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Etienne M Schonbach, Artur V Cideciyan, Mohamed A Ibrahim, Rupert Wolfgang Strauss, David G Birch, Janet S Sunness, Srinivas R. Sadda, Hendrik P Scholl; Static and dynamic assessment of fixation stability in Stargardt disease. Invest. Ophthalmol. Vis. Sci. 2018;59(9):788.
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© ARVO (1962-2015); The Authors (2016-present)
Sensitive, reproducible visual function biomarkers are necessary to evaluate the efficacy of emerging treatments for Stargardt disease type 1 (STDG1) in clinical trials. We previously demonstrated that fixation stability may serve as a secondary outcome parameter for visual function loss. However, the test duration and protocol have an unknown effect on the assessment of fixation stability. Here, we hypothesize that separate fixation testing with a single target is different from combined fixation testing using the same target with simultaneous perimetry testing.
Microperimetry data from the multicenter prospective Progression of Atrophy Secondary to Stargardt Disease (ProgStar, NCT01977846) study were used for the analysis. Patient selection criteria are defined in ProgStar Report No.1 (Ophthalmology 123: 817-28; doi: 10.1016/j.ophtha.2015.12.009). The MP-1 microperimeter (Nidek Technologies) was used to record all fixation events. During a separate fixation exam, the patient’s fixation stability (FS) was tested using a red cross as a target. During the macular sensitivity exam, the patient’s attention was also at the fixation target while the subject was simultaneously instructed to detect light stimuli projected in the visual field. The first 30s of the test duration were extracted for fixation data analysis.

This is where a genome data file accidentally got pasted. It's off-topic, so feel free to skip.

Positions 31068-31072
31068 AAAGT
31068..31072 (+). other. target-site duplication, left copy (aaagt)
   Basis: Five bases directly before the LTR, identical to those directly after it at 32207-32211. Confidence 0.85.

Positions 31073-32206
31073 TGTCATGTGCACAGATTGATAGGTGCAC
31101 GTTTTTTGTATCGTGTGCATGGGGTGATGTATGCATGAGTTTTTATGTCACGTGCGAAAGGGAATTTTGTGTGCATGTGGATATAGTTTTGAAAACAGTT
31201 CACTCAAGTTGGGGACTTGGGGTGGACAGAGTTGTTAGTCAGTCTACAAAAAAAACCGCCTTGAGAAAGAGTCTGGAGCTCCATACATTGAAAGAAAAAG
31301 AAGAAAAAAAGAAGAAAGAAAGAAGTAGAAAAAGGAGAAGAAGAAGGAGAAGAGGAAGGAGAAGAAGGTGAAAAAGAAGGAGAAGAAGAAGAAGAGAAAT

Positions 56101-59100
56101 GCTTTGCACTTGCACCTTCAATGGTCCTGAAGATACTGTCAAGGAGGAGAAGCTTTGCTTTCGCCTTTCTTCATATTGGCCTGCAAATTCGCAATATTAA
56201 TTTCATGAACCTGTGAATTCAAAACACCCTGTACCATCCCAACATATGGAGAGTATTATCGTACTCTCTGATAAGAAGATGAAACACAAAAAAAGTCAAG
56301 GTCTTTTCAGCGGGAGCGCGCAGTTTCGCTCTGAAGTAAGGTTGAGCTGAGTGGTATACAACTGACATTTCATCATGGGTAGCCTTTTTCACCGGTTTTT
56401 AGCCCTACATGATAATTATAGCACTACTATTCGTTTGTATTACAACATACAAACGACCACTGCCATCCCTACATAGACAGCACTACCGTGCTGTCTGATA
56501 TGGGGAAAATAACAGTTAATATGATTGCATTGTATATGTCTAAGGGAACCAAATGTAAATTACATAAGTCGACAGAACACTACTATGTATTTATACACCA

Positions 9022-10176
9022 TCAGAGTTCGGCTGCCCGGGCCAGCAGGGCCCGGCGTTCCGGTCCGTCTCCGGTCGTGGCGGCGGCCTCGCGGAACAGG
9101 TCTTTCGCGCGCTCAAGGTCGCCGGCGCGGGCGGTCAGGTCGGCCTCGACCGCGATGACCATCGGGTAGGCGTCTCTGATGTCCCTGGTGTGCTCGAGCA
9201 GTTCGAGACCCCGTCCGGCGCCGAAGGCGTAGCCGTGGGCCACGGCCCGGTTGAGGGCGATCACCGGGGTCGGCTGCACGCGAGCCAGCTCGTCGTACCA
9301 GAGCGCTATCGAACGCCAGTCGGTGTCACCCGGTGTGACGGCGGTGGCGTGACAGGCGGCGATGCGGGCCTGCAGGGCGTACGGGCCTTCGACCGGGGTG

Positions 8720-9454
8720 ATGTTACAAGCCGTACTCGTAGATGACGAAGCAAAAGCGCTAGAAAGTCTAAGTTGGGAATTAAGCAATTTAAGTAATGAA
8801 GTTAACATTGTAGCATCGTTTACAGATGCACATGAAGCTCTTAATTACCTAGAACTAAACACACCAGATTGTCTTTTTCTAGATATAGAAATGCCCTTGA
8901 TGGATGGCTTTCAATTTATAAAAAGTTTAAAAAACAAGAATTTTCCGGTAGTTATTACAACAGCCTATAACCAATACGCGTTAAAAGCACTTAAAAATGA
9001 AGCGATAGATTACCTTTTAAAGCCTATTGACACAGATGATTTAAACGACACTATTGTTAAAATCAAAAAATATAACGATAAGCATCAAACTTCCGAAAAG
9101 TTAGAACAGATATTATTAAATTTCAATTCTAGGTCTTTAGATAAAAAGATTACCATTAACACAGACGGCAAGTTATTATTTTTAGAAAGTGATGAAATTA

The demographic features from the ProgStar cohort are detailed in ProgStar Report No.1. A total of 438 eyes from 235 patients were included. The mean 1SD-BCEA (Bivariate Contour Ellipse Area) was smaller for the cross fixation compared to the 30s sample extracted from the full macular sensitivity exam (4.9± 9.3 deg2 vs 5.48± 7.7 deg2; p<0.001). The 1SD-BCEA was also smaller for the 30s extracted versus the full macular sensitivity exam (5.48± 7.7 deg2 vs 12.6±16.2 deg2; p<0.001). The correlation of FS from the 30s with FS from the separate fixation test was weaker (ρ= 0.361, p<0.001, N= 391) compared to the correlation of the FS from the 30s with the FS from the full macular sensitivity test (ρ= 0.662, p<0.001; N= 404).
Our data suggest that differences in static and dynamic assessment of fixation stability are not only dependent on different test durations but also on the testing protocol of a single fixation target versus fixation target plus simultaneous perimetry testing.
This is an abstract that was submitted for the 2018 ARVO Annual Meeting, held in Honolulu, Hawaii, April 29 - May 3, 2018.
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